If the birds are against a lightish background such a a pale blue sky then you will need to apply positive + exposure compensation by + 2/3rds of a stop or even more. If the birds flight path takes it down to the point where you have a landscape background such as water, grass or reeds then you will need to apply normal or even minus - exposure compensation. Most DSLR cameras will allow you to change the exposure compensation whilst firing a burst of shots off although you have to be pretty quick and nimble with you hands to do this.
There is no hard and fast rule to exposure settings it all depends on the lighting conditions at the time and the colouration of the bird you are photographing. Experience is the key to this one.
Firstly you have to learn how to find and track the flying bird in the viewfinder of the camera. Not as easy as you might think but with practice it does become much easier. I'm not going to tell you how to hold the camera and lens that is something that many people do very differently. What I will say is hold the camera and lens in a manner that you are comfortable with and in a way that you can pan and follow the birds movement. Smooth panning is one of the secrets of holding the auto focus point on the bird and getting good sharp images. When you are certain the camera has achieved correct focus on the bird by holding the shutter button halfway down then depress and hold the shutter button fully down and fire the sequence of shots, remembering the smooth panning technique. Always carry on panning for a while after you have taken the last shot in a sequence. Don't abruptly stop the panning movement as the last shot is taken or the last shot will be blurred. If you lose focus by letting the auto focus point move off the bird and the camera focusses on something in the background just release the shutter button altogether and refocus. It's the quickest and easiest way to get that focus locked on the bird again.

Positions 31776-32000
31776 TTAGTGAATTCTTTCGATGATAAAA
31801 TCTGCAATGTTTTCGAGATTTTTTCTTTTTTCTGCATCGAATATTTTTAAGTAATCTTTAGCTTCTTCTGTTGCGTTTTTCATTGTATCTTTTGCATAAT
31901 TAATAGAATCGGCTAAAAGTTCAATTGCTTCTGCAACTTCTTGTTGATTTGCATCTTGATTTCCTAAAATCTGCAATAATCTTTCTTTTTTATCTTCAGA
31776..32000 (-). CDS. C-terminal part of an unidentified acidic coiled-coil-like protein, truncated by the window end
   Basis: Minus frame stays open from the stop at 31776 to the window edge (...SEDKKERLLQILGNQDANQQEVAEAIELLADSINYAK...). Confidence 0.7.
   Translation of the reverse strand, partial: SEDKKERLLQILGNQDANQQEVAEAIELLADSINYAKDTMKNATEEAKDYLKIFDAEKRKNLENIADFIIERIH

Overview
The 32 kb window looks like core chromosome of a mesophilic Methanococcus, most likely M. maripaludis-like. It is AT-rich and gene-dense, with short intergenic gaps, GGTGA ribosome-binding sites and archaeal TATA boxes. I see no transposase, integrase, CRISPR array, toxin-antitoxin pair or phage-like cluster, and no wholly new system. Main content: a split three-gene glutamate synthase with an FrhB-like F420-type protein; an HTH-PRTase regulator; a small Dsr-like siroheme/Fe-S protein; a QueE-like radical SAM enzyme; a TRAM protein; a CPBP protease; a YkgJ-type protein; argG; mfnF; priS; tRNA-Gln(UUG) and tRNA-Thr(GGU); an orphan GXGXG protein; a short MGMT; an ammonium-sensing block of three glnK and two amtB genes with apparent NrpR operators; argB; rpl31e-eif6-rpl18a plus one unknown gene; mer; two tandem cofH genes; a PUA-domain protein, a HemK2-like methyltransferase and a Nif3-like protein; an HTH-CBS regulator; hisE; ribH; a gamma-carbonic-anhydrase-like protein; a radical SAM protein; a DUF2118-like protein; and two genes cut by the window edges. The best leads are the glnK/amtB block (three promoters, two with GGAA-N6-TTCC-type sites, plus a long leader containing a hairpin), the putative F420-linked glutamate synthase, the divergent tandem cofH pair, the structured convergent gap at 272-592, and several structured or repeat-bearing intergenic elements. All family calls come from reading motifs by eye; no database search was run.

Early morning or late afternoon is best with the light coming from behind you. You can get the shutter speeds required at other times of the day but the light is often a bit harsh around the midday period. Obviously sunlight is best to achieve the shutter speeds needed and to bring out the detail in the birds plumage.
Practice, practice and practice more. It's not an easy subject to master but is very rewarding when you get it right. I'm no expert and what works for me may not work for you but you will certainly have fun trying.
Please note: All the photographs in this gallery can also be viewed in there respective galleries as well.
© Lincsbirder wildlife photography